Las Vegas-based casino management company Gaughan Gaming lost its request for a temporary restraining order against the Tonkawa Indian Tribe of Oklahoma that suspended its license to operate two north-central Oklahoma-based casinos, reported the Associated Press. Still, U.S. District Judge Joe Heaton of Oklahoma City decided to keep the case in his court.
Since 2007, the Tonkawa Indian Tribe maintained a profitable partnership with the casino management company, reported the Las Vegas Business Press.
Gaughan Gaming managed the tribe’s two casinos, Tonkawa Indian Casino and Native Lights Casino, which netted more than $52 million in revenues since 2006. “Gaughan Gaming helped the tribe make an audited $52 million,” John Gaughan, operator of Gaughan Gaming, told the Las Vegas Review-Journal in March. “I had some concerns where this money was going and we started asking some hard, serious questions because of the tribe’s history with money. Those questions made the tribal government very uncomfortable.”
The relationship took a nose dive, and on September 28, 2010, the tribe evicted Gaughan employees from its casinos, reported the Associated Press.
On March 22, Gaughan Gaming filed a lawsuit in federal court alleging the tribal officials violated management agreements by barring them from the properties. The lawsuit seeks $30 million and to stop the Tonkawa Tribal Gaming Commission from suspending Gaughan’s gaming license.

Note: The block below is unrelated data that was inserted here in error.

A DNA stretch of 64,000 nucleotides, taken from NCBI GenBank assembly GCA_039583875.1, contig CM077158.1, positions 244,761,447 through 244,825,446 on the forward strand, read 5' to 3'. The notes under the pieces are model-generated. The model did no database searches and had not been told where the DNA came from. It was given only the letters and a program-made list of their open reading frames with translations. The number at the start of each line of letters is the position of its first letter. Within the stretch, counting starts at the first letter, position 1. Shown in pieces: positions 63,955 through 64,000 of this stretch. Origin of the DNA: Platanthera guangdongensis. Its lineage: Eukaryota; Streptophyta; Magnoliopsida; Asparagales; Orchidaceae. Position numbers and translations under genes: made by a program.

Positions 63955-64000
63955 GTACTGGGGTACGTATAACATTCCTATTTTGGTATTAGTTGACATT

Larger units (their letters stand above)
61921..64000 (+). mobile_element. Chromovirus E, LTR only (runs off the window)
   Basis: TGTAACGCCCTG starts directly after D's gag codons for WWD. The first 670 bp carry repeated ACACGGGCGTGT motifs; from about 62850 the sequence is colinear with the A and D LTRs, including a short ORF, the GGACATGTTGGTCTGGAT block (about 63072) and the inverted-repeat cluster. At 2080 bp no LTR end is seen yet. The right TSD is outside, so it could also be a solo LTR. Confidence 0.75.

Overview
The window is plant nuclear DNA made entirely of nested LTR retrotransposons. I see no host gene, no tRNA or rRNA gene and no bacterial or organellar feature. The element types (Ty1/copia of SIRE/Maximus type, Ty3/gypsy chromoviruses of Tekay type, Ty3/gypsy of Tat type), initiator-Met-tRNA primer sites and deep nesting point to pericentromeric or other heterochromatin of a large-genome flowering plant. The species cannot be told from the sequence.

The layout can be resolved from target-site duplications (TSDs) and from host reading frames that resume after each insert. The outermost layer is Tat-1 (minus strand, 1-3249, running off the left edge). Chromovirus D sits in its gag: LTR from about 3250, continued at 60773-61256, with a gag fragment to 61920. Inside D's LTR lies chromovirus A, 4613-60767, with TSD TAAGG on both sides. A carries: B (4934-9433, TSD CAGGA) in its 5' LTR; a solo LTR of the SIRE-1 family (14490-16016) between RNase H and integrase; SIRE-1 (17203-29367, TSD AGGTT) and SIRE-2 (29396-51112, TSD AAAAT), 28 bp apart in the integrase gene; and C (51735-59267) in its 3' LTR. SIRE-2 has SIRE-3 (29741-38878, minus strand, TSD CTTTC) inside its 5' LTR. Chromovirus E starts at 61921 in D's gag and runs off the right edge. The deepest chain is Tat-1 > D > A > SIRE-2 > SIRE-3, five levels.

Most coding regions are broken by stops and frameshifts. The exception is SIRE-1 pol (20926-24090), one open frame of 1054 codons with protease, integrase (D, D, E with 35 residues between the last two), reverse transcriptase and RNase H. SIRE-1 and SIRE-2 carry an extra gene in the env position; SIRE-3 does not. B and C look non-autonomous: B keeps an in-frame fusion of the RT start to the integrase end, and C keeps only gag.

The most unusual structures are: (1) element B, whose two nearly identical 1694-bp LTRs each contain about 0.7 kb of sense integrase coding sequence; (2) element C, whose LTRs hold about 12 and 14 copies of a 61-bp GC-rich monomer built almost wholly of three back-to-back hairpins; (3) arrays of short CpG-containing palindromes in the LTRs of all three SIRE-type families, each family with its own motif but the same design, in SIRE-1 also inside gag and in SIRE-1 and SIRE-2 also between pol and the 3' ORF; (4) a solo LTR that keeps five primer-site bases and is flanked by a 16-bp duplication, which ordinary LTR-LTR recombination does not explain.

Because Gaughan helped fund casino operations, the management company should receive 30 percent of the casinos’ net profits for its services, according to the agreement, reported the Las Vegas Business Press. “Prior to the tribe’s forced eviction of Gaughan Gaming, Gaughan Gaming handled every aspect of the casinos’ operations, including without limitation advertising, marketing, employee-customer relations and gameplay,” the petition states, reported the Las Vegas Review-Journal. “Each of these elements of the casinos’ operations ties directly to the casinos’ profitability and ultimately the net profits.”
The Tonkawa Tribe waived its sovereign immunity for the remaining claims, leaving jurisdiction in the federal judge’s hands. “We are pleased with important parts of today’s decision, even though Judge Heaton exercised caution and did not enjoin the Tonkawa Gaming Commission from proceeding with the hearing,” D. Michael McBride III, an attorney for Gaughan Gaming said in statement.